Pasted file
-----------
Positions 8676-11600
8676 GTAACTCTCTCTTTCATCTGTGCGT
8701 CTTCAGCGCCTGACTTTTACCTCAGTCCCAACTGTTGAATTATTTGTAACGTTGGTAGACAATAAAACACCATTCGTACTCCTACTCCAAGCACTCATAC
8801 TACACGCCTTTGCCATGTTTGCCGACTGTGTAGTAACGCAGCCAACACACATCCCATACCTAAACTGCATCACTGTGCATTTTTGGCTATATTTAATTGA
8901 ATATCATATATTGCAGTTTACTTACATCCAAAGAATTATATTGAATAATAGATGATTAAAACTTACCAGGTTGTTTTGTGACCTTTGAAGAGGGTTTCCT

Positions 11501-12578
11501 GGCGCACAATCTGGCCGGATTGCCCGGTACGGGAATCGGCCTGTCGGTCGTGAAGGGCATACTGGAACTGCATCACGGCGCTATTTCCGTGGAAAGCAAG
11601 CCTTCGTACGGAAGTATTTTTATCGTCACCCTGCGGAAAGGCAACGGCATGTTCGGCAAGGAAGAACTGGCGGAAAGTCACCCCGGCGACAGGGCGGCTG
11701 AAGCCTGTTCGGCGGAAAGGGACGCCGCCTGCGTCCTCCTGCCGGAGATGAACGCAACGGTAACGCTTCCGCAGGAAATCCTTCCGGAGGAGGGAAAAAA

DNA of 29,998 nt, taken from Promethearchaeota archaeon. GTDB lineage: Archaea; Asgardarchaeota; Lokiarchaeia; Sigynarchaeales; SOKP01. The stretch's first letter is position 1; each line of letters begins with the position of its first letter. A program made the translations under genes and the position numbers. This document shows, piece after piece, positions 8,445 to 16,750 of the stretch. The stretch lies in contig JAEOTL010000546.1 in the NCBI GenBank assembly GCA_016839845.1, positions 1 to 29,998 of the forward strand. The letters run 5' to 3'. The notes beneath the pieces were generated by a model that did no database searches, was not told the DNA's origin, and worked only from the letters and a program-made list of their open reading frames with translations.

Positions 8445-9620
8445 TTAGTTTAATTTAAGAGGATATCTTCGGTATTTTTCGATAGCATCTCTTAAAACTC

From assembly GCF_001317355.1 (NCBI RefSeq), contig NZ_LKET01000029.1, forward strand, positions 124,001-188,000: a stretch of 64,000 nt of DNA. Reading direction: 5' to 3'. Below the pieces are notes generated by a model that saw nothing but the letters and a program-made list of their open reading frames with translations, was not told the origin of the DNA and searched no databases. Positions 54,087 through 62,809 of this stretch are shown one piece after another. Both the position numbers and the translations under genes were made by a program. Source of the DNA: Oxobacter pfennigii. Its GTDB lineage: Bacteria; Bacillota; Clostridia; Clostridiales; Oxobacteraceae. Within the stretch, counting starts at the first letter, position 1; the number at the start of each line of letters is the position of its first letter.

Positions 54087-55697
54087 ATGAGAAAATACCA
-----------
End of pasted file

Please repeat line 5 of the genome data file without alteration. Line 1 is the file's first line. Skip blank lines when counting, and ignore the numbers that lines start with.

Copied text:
8901 ATATCATATATTGCAGTTTACTTACATCCAAAGAATTATATTGAATAATAGATGATTAAAACTTACCAGGTTGTTTTGTGACCTTTGAAGAGGGTTTCCT